A further step in improving insertion loss (FIG. 6C) can be implemented by designing a different version of the filter that addresses a smaller passband bandwidth. In some implementations, this can further relax the number of series resonators and may actually save die area for the SAW (surface acoustic wave) technology as well. In some implementations, if the bandwidth is decreased appropriately, then the passband center loss (ILMID3) can be made much smaller, and substantially equal to the band edge loss (ILEDGE3).

The foregoing example factors shown and described in reference to FIG. 6 demonstrate that segmenting of a passband into smaller bandwidths can result in less insertion loss. Aside from such an advantage, there can also be another advantage of the segmenting, as shown in FIG. 5B. The actual separation between the Tx carrier and Rx frequency is typically fixed at the duplexer spacing (e.g., 80 MHz), but the filter's out-of-band attenuation can be forced to be very close to the band edge in configurations involving relatively large fixed bandwidths of the filters and a relatively small filter gap between the two passbands. The steepness of the attenuating skirt can be constrained by that much smaller duplexer gap, instead of the larger duplexer frequency spacing between Tx and Rx which is typically held constant at a much larger number.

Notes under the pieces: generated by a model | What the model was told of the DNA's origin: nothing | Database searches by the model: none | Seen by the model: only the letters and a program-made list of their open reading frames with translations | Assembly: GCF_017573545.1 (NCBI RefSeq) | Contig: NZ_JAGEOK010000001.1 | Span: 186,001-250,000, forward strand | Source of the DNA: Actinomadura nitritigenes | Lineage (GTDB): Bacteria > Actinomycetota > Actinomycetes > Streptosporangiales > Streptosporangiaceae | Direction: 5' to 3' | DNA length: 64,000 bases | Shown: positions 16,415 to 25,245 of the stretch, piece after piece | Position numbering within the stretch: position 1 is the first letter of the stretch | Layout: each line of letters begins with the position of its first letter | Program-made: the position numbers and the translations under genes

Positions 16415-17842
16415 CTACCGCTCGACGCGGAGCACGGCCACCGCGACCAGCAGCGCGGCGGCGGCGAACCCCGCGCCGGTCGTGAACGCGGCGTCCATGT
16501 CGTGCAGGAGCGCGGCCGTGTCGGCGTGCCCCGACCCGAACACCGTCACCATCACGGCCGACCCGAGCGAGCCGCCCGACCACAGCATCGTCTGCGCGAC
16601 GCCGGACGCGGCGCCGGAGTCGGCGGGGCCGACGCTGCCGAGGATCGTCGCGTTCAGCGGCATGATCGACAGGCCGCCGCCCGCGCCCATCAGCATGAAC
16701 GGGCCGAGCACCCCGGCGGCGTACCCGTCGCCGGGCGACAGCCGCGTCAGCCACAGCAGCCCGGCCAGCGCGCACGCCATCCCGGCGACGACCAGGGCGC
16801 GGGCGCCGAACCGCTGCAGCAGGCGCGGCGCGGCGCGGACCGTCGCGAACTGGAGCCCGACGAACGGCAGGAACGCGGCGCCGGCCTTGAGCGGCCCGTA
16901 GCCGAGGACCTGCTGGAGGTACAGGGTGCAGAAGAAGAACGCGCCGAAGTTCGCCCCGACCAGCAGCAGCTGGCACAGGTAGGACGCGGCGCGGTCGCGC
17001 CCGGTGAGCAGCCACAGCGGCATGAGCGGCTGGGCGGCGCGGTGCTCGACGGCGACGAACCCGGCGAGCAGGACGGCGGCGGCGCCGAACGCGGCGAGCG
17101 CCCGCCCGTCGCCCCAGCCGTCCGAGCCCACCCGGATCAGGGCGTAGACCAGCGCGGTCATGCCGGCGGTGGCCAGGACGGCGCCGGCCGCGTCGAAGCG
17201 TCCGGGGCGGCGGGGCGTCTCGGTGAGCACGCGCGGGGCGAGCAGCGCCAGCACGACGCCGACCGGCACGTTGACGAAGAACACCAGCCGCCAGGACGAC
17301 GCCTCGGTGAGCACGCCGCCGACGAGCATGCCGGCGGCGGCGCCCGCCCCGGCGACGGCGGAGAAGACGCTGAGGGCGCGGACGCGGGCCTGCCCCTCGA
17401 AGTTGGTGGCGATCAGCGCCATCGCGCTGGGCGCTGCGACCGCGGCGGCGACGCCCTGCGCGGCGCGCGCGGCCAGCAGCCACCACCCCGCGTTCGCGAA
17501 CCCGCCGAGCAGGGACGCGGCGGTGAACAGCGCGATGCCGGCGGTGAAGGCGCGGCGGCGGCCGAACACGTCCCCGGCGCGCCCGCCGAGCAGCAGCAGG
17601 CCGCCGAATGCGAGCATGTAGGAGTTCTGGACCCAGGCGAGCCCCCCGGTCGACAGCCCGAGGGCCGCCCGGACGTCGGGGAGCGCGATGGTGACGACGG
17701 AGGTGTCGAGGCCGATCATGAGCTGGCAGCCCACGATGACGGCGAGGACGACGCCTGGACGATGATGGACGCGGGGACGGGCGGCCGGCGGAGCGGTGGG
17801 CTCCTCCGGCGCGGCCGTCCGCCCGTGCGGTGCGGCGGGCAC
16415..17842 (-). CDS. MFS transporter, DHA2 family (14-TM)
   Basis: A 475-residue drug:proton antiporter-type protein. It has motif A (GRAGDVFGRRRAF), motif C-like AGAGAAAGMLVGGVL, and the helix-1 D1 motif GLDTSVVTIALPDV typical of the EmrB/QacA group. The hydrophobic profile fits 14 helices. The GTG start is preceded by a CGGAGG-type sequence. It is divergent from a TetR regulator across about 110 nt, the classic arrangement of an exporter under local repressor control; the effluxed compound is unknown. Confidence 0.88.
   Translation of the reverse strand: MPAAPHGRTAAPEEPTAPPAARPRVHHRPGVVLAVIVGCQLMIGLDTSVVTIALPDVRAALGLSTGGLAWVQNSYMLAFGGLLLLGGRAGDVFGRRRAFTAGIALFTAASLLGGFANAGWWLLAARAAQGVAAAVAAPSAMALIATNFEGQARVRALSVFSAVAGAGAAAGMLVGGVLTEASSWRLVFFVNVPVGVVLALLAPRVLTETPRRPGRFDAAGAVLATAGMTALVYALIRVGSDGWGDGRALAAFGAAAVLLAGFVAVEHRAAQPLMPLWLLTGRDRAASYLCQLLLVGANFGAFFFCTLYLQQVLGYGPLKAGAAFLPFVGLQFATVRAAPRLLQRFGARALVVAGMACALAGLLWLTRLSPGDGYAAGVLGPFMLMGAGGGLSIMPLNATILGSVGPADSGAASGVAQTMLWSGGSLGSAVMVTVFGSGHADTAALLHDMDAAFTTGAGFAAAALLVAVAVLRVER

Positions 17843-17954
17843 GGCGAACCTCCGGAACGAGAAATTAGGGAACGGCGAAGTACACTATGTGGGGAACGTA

If one considers the attenuation to be at the duplexer spacing, the attenuation skirt steepness can be significantly relaxed and thereby achieve a desired isolation out-of-band, but at less penalty to the insertion loss. FIG. 5B shows a segmented portion of the example 3GPP band 2 (120) implemented in a duplexer design 122 in contrast to the example of FIG. 5A, which covers substantially the entire band 2. By reducing the pass band for the fixed duplexer spacing, the duplexer gap between Tx and Rx filter edges now increases significantly (from 20 MHz to 40 MHz in the example shown), and this can significantly reduce filter insertion losses, as well as greatly improve out-of-band attenuation.

A current product example of this trade-off is seen with two SAW-based duplexers designed by the same manufacturer for 3GPP band 3 and 3GPP band 4. Table 1 demonstrates an effect of duplexer gap and passband bandwidth on duplex filter insertion losses. The example values listed in Table 1 are approximate values.

TABLE 1 Passband Tx IL Tx IL Rx IL Rx IL Tx Freq Rx Freq Duplex gap BW dB dB dB dB Band (MHz) (MHz) (MHz) (MHz) (typ) (max) (typ) (max) B3 1710-1785 1805-1880 20 75 2.2 3.6 3.4 4.0 B4 1710-1755 2110-2155 355 45 1.3 2.1 2.0 2.6